ATS to Emergency / Standby Source
Multiple utility services may be used as an emergency or standby source of power. Required is an additional utility service from a separate source and the required switching equipment.
Figure 1 shows automatic transfer between two low-voltage utility supplies. Utility source 1 is the normal power line and utility source 2 is a separate utility supply providing emergency power. Both circuit breakers are normally closed. The load must be able to tolerate the few cycles of interruption while the automatic transfer device operates.
Automatic switching equipment may consist of three circuit breakers with suitable control and interlocks, as shown in Figure 2.
Circuit breakers are generally used for primary switching in which the voltage exceeds 600 V. They are more expensive but safer to operate, and the use of fuses for overcurrent protection is avoided.
If either supply is not able to carry the entire load, provisions must be made to drop noncritical loads before the transfer takes place. If the load can be taken from both services, the two R circuit breakers are closed and the tie circuit breaker is open.
This mode of operation is generally preferred by the supplying utility and the customer.
The three circuit breakers are interlocked to permit any two to be closed but prevent all three from being closed. The advantages of this arrangement are that the momentary transfer outage will occur only on the load supplied from the circuit that is lost, the loads can be balanced between the two buses, and the supplying utility doesn’t have to keep track of reserve capacity for the emergency feeder.
However, the supplying utility may not allow the load to be taken from both sources, especially because a more expensive totalizing meter may be required. A manual override of the interlock system should be provided so that a closed transition transfer can be made if the supplying utility wants to take either line out of service for maintenance or repair and a momentary tie is permitted.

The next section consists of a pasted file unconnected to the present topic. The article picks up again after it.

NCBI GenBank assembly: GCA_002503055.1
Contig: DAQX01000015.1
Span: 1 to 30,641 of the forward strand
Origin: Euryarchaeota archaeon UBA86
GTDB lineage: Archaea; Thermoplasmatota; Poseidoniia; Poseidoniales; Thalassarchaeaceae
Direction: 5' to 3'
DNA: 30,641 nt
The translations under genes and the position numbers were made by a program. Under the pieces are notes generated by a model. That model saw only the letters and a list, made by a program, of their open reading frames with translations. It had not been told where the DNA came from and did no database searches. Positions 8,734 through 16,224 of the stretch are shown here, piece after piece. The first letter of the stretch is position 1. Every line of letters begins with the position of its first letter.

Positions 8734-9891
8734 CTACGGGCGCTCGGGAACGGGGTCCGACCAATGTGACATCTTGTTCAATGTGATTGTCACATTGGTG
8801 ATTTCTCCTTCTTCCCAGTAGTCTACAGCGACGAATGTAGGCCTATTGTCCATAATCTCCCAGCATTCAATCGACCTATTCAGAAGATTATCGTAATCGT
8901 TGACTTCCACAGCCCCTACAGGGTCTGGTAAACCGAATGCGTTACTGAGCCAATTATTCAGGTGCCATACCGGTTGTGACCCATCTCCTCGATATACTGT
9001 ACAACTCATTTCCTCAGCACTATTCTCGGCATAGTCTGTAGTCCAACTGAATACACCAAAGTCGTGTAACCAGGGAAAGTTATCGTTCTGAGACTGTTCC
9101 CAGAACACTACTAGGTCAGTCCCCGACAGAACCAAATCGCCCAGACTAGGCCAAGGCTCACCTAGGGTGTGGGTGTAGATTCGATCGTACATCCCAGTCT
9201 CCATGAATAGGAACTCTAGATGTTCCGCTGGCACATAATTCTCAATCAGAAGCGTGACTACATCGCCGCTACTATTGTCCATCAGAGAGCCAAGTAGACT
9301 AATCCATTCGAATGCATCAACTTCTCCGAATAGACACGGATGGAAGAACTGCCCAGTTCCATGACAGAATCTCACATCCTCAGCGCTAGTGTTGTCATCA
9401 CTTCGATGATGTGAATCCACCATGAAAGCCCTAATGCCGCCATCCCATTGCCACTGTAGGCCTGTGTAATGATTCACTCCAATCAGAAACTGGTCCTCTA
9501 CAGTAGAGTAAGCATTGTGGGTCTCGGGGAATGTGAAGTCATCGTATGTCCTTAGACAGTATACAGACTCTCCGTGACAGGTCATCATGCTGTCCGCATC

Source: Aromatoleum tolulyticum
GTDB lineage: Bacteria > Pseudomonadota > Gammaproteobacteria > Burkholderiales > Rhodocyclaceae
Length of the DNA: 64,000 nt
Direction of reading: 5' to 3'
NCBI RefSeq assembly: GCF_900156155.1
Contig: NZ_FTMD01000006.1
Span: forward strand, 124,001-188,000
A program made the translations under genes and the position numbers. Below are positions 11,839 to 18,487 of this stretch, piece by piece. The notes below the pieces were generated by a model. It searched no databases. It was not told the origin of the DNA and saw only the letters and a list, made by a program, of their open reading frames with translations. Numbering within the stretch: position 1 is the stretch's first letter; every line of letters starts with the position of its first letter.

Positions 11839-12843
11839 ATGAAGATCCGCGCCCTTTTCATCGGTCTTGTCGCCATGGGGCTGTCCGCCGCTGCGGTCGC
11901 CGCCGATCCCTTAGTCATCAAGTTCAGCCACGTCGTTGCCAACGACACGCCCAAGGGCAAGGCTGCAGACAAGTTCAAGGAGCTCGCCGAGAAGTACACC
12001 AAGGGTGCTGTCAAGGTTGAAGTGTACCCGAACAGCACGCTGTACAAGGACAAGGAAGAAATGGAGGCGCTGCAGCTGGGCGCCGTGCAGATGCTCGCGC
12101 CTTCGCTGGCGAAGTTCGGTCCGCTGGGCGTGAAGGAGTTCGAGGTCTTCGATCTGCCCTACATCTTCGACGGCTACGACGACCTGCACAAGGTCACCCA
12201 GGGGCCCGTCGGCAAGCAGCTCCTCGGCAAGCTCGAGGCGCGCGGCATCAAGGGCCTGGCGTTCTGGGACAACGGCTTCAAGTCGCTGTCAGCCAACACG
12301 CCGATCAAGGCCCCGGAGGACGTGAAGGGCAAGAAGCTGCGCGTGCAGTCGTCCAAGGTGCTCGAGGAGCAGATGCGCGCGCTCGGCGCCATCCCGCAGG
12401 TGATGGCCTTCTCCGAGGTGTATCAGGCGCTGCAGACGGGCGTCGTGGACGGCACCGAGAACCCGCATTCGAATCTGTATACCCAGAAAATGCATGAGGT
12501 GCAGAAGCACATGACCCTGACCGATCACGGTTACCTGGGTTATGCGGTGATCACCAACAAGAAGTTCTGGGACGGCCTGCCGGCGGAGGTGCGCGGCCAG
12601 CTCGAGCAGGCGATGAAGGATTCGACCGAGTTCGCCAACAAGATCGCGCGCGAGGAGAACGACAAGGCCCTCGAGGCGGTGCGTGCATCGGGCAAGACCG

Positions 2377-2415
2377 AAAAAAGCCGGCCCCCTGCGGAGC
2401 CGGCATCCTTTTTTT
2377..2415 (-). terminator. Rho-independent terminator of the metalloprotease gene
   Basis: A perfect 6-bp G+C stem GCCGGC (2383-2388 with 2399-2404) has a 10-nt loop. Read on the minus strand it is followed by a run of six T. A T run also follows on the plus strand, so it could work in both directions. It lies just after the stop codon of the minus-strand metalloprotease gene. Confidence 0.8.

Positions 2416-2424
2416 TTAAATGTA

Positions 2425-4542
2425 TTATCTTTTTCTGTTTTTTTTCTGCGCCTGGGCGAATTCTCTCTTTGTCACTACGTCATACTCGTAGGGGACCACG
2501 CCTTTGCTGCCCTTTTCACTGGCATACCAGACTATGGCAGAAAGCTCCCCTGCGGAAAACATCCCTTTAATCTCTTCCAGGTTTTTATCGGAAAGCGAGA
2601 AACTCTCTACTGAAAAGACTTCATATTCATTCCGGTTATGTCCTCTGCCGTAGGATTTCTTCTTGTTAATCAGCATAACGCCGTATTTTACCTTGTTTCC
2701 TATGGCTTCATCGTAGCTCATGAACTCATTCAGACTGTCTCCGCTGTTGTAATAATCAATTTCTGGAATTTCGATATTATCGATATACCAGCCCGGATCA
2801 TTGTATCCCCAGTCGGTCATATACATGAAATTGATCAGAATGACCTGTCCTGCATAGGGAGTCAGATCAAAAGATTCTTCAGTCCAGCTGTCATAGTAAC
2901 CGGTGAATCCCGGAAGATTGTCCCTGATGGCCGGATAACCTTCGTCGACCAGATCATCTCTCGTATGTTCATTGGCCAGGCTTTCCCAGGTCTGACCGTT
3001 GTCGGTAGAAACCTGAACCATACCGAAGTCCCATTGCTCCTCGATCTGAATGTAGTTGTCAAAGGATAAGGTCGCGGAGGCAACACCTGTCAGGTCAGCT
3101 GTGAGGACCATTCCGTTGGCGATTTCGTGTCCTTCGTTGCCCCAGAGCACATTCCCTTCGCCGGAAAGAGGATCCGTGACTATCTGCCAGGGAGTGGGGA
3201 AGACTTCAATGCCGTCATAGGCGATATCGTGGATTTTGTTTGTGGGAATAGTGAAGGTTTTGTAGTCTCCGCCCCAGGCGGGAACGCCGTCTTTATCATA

If the utility will not permit dual or totalized metering, the two sources must be connected together to provide a common metering point and then connected to the distribution switchboard. In this case, the tie circuit breaker can be eliminated and the two circuit breakers act as a transfer device (sometimes called a transfer pair).
Under these conditions, the cost of an extra circuit breaker can rarely be justified.
The arrangement shown in Figure 2 only provides protection against failure of the normal utility service.
Continuity of power to critical loads can also be disrupted by:
- An open circuit within the building (load side of the incoming service)
- An overload or fault tripping out a circuit
- An electrical or mechanical failure of the electric power distribution system within the building
It may be desirable to locate transfer devices close to the load and have the operation of the transfer devices independent of overcurrent protection. Multiple transfer devices of lower current rating, each supplying a part of the load, may be used rather than one transfer device for the entire load.
The arrangement shown in Figure 2 can represent the secondary of a double-ended substation configuration or a primary service. It is sometimes referred to as a “main-tie-main” configuration.
Availability of multiple utility service systems can be improved by adding a standby engine-generator set capable of supplying the more critical load. Such an arrangement, using multiple automatic transfer switches, is shown in Figure 3 .
Reference: ELECTRICAL ENGINEER’S PORTABLE HANDBOOK – ROBERT B. HICKEY, P.E. (Purchase book at Amazon)
Related electrical guides & articles
The art of the transmission switchyard design: The physical layout engineering (Case study included)
Dos and don’ts in designing substation layout, implementing interlocks, operation and special applications